Let's also not forget the Gustavus Fund! Thanks to many of you who have made gifts and pledges! Your participation is very important to BOB PETERSON, as the General Chair of the Fund, and to me. Let's all try to contribute in our own way. Thanks!
The Alumni Office asks all reunion class members to complete a survey of facts, news and other helpful items. Thanks to the many of you who have completed the survey; the following news notes come from the surveys:
Kudos to BARBARA JENSEN OLSON who was runner-up in the Ms. Senior Georgia pageant last spring and who has been making appearances since in senior and nursing homes singing and dancing to "It's a Grand Old Flag." Now, there is the first item on the program for our reunion! We certainly are seniors and BJ will lead us in some great fun! She is also active in P.E.O., square dancing and the Classics Club of GA. KAREN LANGE THORPE has not appeared in a class letter since I was a much younger man! She retired this year after 18 years as the administrative assistant to the Chairman of the Board of the Intel Corporation and before that, twenty years as a physical education teacher. Karen and Dick ’59 live in San Jose. I hope they come to the reunion!
ELLEN MAUS BOLER is a retired financial analyst living in Greenville, SC and enjoying local theater, symphony, hiking and four grandchildren. MIKE DALE continues to work part-time at The Foursome in Wayzata. Mike and Marcia (Halgren ’57) have two grandchildren. ALJEAN VAN WINKLE LOVING and her husband are very involved in mission work and may be working with HCJB World Radio in Sierra Vista, AZ next summer. They have eight grandchildren! JERRY HESSER is after me for my comments about Cosmos High School, but he knows I am well intentioned. Or thinks so. Jerry and Dana (Knobel ’60) spend most of their time in Mexico, but summer in Minnesota. Jerry continues to do some free-lance writing and has a book ready for publication. Rohl and PATRICIA MILLER PETERSON are building a home in Tucson.
RENEE LINDBERG SMITH continues to work in suburban Kansas City and is helping recruit her grandson for Gustavus. AARON MOEN has retired from teaching at Cornell University, but is still writing and published his book Learning First in Higher Education this past spring.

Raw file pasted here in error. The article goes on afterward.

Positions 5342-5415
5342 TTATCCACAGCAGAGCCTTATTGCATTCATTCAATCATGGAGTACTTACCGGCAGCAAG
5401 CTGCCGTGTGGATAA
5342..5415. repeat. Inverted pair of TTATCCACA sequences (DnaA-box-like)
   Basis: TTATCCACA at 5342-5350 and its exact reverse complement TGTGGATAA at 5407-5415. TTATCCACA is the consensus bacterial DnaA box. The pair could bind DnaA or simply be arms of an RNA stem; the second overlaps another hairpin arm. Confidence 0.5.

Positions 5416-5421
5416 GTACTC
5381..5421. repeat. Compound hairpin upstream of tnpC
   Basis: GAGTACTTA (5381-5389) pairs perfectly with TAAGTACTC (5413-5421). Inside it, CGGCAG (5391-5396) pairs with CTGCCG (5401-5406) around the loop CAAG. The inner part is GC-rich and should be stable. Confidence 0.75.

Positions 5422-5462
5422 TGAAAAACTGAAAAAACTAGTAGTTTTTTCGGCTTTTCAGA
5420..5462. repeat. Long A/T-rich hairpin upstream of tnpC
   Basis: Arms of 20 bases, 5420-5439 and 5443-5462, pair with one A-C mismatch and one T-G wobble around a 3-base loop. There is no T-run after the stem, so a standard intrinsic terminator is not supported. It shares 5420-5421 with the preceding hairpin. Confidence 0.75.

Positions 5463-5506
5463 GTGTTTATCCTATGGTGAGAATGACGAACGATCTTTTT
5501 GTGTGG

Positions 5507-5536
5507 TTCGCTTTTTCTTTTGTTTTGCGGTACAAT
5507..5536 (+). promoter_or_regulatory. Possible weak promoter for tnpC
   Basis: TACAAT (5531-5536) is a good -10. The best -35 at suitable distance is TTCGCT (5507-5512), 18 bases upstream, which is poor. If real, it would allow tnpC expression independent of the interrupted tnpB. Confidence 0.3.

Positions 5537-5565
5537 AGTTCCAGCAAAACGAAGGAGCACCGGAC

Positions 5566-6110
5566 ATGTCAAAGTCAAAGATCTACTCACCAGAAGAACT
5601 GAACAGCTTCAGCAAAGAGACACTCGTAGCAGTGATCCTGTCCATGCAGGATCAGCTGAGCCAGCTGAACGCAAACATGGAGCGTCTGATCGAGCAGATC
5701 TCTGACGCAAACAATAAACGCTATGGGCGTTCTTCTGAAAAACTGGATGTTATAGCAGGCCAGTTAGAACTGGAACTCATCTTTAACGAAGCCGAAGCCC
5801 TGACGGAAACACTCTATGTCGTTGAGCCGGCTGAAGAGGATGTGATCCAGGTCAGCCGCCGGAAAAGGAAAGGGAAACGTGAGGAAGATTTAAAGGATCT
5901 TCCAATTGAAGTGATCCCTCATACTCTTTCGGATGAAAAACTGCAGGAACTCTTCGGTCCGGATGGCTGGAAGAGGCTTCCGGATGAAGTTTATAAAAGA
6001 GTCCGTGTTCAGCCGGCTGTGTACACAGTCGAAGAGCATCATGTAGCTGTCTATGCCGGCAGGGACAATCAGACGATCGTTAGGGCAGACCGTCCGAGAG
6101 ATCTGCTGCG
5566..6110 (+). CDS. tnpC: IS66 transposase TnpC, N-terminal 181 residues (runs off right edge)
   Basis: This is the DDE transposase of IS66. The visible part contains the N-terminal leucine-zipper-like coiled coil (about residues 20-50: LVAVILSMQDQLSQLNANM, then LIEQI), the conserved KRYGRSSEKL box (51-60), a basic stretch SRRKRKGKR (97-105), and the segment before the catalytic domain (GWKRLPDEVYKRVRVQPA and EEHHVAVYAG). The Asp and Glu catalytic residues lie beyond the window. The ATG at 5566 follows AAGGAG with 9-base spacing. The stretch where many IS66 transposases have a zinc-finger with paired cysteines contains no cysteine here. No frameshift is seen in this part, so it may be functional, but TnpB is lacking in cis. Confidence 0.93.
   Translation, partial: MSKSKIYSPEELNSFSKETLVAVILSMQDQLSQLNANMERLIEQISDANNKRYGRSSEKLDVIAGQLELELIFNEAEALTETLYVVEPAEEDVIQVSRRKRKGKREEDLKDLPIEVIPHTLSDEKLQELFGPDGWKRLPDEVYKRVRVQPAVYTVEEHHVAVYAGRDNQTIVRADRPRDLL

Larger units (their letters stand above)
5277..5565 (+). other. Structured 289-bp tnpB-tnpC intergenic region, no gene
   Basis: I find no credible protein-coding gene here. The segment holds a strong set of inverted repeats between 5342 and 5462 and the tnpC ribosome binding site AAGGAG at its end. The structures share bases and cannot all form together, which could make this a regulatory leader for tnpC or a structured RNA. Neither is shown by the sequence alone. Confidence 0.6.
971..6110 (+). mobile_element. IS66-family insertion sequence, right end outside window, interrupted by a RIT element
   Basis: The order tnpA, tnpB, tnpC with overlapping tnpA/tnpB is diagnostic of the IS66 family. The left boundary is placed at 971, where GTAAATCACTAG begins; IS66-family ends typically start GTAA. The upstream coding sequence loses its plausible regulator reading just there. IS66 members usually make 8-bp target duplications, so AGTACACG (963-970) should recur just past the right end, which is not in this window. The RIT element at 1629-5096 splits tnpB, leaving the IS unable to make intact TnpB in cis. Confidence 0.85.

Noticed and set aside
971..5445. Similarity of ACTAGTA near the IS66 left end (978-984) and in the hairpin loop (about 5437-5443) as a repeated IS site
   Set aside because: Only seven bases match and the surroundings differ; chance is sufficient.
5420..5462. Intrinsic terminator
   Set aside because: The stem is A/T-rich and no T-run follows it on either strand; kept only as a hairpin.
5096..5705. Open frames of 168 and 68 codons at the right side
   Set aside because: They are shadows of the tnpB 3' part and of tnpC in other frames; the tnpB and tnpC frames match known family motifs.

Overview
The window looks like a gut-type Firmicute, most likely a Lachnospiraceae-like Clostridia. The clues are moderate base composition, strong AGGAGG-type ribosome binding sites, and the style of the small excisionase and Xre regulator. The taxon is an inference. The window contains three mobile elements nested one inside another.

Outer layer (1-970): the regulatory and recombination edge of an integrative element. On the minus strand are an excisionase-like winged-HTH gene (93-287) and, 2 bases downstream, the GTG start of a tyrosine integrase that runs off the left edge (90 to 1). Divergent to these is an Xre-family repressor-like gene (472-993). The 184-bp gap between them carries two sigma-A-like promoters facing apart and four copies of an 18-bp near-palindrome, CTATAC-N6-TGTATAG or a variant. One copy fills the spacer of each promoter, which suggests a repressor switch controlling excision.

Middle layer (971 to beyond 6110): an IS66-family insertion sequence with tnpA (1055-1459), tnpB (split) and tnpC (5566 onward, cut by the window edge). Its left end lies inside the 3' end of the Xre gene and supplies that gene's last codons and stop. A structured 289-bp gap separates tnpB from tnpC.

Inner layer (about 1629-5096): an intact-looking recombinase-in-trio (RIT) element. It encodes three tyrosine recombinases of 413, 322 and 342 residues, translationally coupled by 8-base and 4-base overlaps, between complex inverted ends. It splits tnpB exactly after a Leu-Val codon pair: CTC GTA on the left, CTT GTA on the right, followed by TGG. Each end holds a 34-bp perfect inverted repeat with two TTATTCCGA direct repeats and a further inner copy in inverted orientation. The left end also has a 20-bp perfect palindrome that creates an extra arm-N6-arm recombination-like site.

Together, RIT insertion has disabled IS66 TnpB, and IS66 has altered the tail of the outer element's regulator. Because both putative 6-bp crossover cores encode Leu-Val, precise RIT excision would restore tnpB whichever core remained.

A thirty-five to forty year bridge group features partners DOUG and JANET (THOMAS) PRITCHARD, RICHARD and Patricia (McLane ’59) OLSON, Jim and NOREEN HEINE BECKER, and Les and MARTHA BANKE CURTIS. Let's hope the entire bridge group comes to the reunion. Marlys and BILL BINGER are active artists in retirement, first in oil and now in watercolor. Bill taught stained glass for several years and Marlys continues to write poetry. Their three daughters all attended Gustavus and the next step is to recruit the seven grandchildren.
MARTHA TELLEEN PETERSON retired from her job with the Department of Transportation for the State of California and now enjoy taking groups on cruises and land trips. She is also president of SKANDI-Fest (Scandinavian Festival) and sings in the River City Chorale. She and Paul ’56 have two grandchildren. ELLWOOD JOHNSON continues to update his historical documentation of "beautiful downtown" Lowry. Besides the print version, which I have admired, there is also a web site, a CD, and various Lowry Group caps and hats. Ok, Cosmos boys, here is a challenge for you!
As reported in the last letter, ROBERTA ANDERSON GARDNER is on sick leave with cancer, but hopes to be able to return to work at Cambridge Scientific in Silver Spring, MD. Leroy continues to volunteer at National Archives II in College Park. They have one grandchild. Thanks to JOHN and Dorothy (Rylander ’59) JOHNSON for their note and gift. They have three new grandchildren and the total numbers ten!
Well, no cheating by listing St Peter classmates to pad the list! Thirty-six in this letter, which still leaves almost a hundred yet to be mentioned. Send news with your gift to the alumni office or email me at email@example.com.
Spring thoughts: Send in your survey. Send news to keep the home fires flaming. Send your contribution to the Gustavus Fund.
And thanks to all of who have responded thus far!
Mark September 26 and 27 on your calendar!
Campus Conversations about Gustavus’ Mission
President Dennis Johnson is leading a campus-wide initiative to talk about the mission of Gustavus. Conversations will be both philosophical and practical as the community discusses goals and visions, but also within the context of challenging budgeting times. The goal is to prepare the campus for the search and hiring of the next Gustavus president.
The Asian Cultures Club and the Diversity Center are sponsoring "Hmong Education Workshops" every Monday and Wednesday throughout January to help educate the Gustavus community about various aspects of Hmong life and tradition. The workshops will include language, art, customs, and history, and will feature Hmong speakers.
Choir and Band on Tour
January is the traditional time for the Gustavus Choir and Gustavus Band to tour. This year the choir will spend almost three weeks touring Italy. The band stays in the Midwest, going as far as Colorado. Touring is an opportunity for learning for these students to experience different cultures and communities, but also valuable as musicians to perform the same concert multiple times in different venues. Finally, touring is a wonderful public relations tool for the college as these students stay with host families and spread the Gustavus story.